customer education checklistCustomer Education Checklist and Starter Resources from Inkjet Insight

Here are some of the critical areas that you need to include in your inkjet education plan. We will continue to drill down on each area of the customer education checklist in future posts. Several already include links to resources you can use – note that they are mix of free posts, tools that require free registration to dowload and a few that are only available with a premium membership.

Content: blog posts, web-downloads, PDFs to attach to email and/or inkjet-printed hard copy

  • Articles on the benefits of your inkjet implementation
  • Case studies on your customers using inkjet (if and when available)
  • Basics articles on variable printing for customers new to personalization and versioning

Content to add to your website

You may want to require customers to log in to reach certain aspects of this information (like we do!)

  • General information on proper packaging of design files (see file packaging post here)
  • Guidelines and recommendations for monitor calibration (see example from Adobe on education)
  • Documented file preparation standards specific to your company
  • Instructions for using a tint book for color matching (see free with registration tint book and premium-only tint book)
  • Instructions for using a fingerprint file to assess design considerations (see more on fingerprint and premium-only download fingerprint)
  • Available list of standard/approved papers
  • Profiles for linearized and approved papers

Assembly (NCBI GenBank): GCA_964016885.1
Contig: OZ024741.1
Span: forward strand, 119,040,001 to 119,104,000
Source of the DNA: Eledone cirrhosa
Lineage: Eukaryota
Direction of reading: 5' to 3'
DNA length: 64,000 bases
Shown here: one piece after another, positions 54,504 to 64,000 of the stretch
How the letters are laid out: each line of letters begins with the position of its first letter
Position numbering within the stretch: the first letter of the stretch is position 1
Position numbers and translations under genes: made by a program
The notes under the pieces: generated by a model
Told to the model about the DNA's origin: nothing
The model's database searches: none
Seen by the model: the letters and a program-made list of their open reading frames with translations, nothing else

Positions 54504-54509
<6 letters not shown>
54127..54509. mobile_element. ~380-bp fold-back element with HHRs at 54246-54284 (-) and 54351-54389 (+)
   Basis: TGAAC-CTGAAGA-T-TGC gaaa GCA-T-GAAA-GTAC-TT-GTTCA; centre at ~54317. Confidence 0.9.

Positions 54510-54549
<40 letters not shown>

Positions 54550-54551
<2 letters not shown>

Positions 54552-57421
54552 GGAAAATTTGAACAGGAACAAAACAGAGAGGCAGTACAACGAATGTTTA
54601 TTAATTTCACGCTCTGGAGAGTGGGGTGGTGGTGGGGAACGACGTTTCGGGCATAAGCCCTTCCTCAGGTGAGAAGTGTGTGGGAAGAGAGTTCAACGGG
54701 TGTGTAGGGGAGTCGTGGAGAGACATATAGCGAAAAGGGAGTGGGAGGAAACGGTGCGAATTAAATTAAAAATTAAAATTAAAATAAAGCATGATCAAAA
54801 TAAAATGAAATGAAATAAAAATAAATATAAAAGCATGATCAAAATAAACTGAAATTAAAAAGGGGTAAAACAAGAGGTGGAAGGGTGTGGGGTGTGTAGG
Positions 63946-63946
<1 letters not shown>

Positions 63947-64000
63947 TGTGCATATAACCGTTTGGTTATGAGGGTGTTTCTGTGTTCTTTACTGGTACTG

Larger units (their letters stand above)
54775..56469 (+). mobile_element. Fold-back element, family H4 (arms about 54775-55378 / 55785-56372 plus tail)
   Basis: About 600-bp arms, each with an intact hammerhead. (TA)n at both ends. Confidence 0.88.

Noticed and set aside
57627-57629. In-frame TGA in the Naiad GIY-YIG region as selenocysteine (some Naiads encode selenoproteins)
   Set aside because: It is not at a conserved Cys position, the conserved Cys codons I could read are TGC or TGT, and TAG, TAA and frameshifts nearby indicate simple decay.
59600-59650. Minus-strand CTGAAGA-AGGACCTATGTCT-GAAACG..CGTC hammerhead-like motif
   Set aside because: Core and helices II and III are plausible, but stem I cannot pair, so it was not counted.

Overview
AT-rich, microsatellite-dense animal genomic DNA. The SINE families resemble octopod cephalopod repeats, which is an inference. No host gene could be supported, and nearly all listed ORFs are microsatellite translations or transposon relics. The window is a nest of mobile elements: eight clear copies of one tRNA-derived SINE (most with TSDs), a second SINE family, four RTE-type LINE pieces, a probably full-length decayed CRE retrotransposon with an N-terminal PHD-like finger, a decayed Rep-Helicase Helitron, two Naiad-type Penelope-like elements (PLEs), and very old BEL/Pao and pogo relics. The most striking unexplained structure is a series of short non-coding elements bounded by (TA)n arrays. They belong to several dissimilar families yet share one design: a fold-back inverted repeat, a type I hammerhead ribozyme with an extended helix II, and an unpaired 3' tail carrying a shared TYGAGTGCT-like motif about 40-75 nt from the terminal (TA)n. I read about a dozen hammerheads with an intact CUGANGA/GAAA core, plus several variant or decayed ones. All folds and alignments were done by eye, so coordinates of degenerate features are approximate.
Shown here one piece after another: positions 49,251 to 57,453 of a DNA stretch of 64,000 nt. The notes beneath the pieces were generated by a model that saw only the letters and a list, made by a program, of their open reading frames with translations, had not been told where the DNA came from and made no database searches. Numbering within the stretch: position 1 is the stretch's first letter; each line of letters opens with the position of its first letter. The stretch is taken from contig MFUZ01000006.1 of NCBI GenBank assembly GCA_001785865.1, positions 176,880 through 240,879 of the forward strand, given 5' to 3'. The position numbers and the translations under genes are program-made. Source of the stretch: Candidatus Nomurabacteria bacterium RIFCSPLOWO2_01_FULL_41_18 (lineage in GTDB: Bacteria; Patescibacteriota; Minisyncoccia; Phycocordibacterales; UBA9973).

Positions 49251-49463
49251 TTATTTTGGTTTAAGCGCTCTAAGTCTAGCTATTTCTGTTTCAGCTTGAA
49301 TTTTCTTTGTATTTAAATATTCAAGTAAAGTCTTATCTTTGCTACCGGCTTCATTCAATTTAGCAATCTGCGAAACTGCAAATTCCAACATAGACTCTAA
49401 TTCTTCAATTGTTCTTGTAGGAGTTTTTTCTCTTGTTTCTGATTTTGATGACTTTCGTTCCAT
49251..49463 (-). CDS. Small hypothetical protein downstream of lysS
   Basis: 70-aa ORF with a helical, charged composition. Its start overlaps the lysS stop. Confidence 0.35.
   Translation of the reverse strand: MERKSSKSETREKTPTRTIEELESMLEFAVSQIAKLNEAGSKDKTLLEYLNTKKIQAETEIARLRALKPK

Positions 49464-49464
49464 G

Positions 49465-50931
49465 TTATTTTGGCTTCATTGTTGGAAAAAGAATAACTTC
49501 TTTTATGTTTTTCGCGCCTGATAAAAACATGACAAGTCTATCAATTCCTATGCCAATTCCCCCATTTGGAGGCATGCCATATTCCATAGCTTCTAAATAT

• Guidelines for requesting non-standard papers and discussion of cost and timeline
  • Design tips for addressing challenges with images, vignettes and out-of-gamut colors

 Information available in hard-copy (printed on inkjet)

  Extra Credit: Presentations and course material

  • Consider providing general design education through webinars or live classes. You can also share links to recorded educational webinars from Inkjet Insight and other sources if you don’t have your own platform.
  • Many corporate designers, particularly those at smaller companies may not have much formal design education.
  • Limited knowledge limits their opportunities to get the most out of inkjet and increases your likelihood of ending up with sloppy files or designs that slow production.

Did you find this checklist useful? Have ideas for other customer education tools? Please let us know.

About the Author

Elizabeth Gooding


Elizabeth is the Editor and Co-founder of Inkjet Insight. She has a rare ability to see print related issues from many perspectives. She has managed creative teams on complex design projects, selected outsourcers for major brands and helped print organizations to retool operations, focus their market positioning and educate sales teams to accelerate growth. She works with a team of top analysts to translate experiences into tools, data and content to help print organizations evaluate the potential of inkjet, optimize their operations and grow pages profitably. She is a founding member of the Inkjet Summit advisory board, the co-author of an award-winning book on designing for inkjet and a curious consultant constantly seeking innovative ways to drive new pages onto inkjet presses.